Definition of bucket list in English:

bucket list

noun

informal
  • A number of experiences or achievements that a person hopes to have or accomplish during their lifetime:

    ‘making this trip is the first thing on my bucket list’
    • ‘Sure, unicycle purists will scoff, but now you can finally check "ride a unicycle" off your bucket list without wasting any time learning how to actually ride one.’
    • ‘Here's something for your bucket list.’
    • ‘He and his brother were constructing a summer bucket list, to get them out and about, trying new things.’
    • ‘Is there a character or a person who is on your bucket list that you want to play?’
    • ‘As a result, President Bush was able to cross off the 10th and final item on his administration's bucket list.’
    • ‘I created my bucket list, more importantly, implementing it.’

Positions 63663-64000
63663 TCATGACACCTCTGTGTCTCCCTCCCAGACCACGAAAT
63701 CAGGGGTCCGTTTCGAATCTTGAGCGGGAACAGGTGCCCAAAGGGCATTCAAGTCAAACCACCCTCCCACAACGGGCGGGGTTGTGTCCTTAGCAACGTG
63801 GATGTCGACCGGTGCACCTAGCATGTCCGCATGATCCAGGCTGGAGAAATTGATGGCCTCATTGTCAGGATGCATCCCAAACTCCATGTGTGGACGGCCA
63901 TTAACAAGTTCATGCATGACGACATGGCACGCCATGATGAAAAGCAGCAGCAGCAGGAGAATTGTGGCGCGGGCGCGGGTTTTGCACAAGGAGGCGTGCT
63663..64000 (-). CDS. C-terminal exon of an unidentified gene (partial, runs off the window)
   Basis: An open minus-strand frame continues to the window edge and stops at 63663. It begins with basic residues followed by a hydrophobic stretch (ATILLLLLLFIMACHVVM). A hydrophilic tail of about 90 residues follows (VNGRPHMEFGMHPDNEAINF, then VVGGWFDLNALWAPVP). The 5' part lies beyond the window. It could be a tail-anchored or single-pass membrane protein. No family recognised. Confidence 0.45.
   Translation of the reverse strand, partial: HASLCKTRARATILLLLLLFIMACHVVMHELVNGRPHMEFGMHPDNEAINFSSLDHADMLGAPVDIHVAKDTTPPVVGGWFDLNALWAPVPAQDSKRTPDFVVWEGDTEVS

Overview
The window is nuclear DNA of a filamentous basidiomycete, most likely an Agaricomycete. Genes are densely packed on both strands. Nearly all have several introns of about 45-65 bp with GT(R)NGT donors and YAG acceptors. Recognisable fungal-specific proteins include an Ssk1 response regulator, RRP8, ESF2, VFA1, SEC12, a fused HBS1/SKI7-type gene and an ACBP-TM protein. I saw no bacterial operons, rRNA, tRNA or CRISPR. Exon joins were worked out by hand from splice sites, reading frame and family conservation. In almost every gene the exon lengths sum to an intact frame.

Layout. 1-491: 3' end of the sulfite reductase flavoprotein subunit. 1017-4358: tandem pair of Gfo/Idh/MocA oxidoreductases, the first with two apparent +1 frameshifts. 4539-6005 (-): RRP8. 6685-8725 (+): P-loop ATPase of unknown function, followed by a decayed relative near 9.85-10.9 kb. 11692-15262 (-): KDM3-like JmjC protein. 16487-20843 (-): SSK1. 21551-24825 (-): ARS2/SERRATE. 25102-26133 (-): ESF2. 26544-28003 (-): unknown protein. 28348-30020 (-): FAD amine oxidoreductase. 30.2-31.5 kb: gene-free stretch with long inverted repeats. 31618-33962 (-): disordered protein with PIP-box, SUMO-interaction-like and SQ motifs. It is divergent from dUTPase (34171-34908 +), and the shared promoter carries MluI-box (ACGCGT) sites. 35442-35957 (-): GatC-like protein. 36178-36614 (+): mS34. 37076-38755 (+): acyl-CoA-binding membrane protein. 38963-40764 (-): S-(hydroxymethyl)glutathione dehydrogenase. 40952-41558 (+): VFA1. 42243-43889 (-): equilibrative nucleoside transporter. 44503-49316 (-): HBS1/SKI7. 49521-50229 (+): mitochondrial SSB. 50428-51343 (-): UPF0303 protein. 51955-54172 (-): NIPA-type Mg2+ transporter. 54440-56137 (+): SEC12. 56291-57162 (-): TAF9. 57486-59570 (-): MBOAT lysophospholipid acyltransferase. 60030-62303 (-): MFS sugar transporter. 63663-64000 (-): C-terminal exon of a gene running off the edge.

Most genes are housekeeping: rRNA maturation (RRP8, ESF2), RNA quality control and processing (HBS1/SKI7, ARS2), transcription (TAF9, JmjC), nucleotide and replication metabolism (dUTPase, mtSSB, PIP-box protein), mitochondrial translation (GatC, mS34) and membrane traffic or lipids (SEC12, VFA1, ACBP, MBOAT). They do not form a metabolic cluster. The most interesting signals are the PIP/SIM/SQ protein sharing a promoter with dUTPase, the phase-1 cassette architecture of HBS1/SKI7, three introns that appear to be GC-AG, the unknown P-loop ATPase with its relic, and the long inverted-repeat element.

• ‘As a frequent traveller, who clocks up more mileage in a year than an Olympic long-distance runner in training, one of the things which is permanently on my bucket list, especially for long-haul travel, is a first-class seat.’
    • ‘I forgot to mention that this walk was number one on our bucket list which we started constructing a few weeks ago.’
    • ‘Do you have a "bucket list"?’
    • ‘Rock starts with his observations on the 2008 presidential campaign, remarking of McCain that he doesn't "want a president with a bucket list."’
    • ‘You think to yourself, if you had two weeks to live - you'd have a bucket list of things to do.’
    • ‘Apparently for a spell, bucket lists were the new black in Hollywood.’
    • ‘As I march through the travel bucket list, I always worry that I could become world-weary, feeling like I have seen it all and stop being surprised, shocked or moved by anything.’
    • ‘Mary inspired me to make a bucket list tomorrow, too - a bunch of random things I want to do in the future that I probably will do.’
    • ‘Going to Japan for more than a tourist visit has been on my bucket list ever since I visited Japan in 2001 whilst on a jazz band trip.’

Origin

Early 21st century: from the phrase kick the bucket ‘die’ (see kick), popularized by the 2007 film "The Bucket List".